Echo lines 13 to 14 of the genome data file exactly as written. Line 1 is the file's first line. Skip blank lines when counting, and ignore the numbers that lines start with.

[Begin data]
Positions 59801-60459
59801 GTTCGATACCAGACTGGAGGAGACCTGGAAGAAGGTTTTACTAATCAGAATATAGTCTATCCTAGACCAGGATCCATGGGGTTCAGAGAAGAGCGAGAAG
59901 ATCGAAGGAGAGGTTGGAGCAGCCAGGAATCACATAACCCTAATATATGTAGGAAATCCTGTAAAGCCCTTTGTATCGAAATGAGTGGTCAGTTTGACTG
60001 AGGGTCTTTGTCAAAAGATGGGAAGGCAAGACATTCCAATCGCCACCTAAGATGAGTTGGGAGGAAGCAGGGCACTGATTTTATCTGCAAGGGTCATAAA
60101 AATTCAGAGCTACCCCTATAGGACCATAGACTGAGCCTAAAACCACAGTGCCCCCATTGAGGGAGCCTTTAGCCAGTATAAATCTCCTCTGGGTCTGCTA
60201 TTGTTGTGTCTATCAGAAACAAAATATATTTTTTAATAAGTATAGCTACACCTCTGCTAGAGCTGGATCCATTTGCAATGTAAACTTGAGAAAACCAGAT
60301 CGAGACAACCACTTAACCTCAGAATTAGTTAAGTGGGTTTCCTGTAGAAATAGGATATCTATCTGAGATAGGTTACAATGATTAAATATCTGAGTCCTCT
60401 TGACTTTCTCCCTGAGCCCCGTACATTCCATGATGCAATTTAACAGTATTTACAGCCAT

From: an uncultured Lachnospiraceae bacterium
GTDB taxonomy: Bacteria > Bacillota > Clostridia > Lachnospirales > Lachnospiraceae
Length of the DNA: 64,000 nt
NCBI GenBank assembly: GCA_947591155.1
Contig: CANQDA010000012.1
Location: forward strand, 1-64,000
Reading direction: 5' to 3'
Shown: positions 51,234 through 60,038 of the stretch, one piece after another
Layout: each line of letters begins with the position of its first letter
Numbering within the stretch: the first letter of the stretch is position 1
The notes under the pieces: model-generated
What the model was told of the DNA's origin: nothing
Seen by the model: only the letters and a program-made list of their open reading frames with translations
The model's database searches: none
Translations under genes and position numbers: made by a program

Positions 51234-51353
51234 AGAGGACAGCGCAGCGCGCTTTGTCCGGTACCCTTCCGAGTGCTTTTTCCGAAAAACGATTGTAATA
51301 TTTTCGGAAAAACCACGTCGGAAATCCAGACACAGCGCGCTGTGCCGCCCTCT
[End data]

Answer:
Contig: CANQDA010000012.1
Location: forward strand, 1-64,000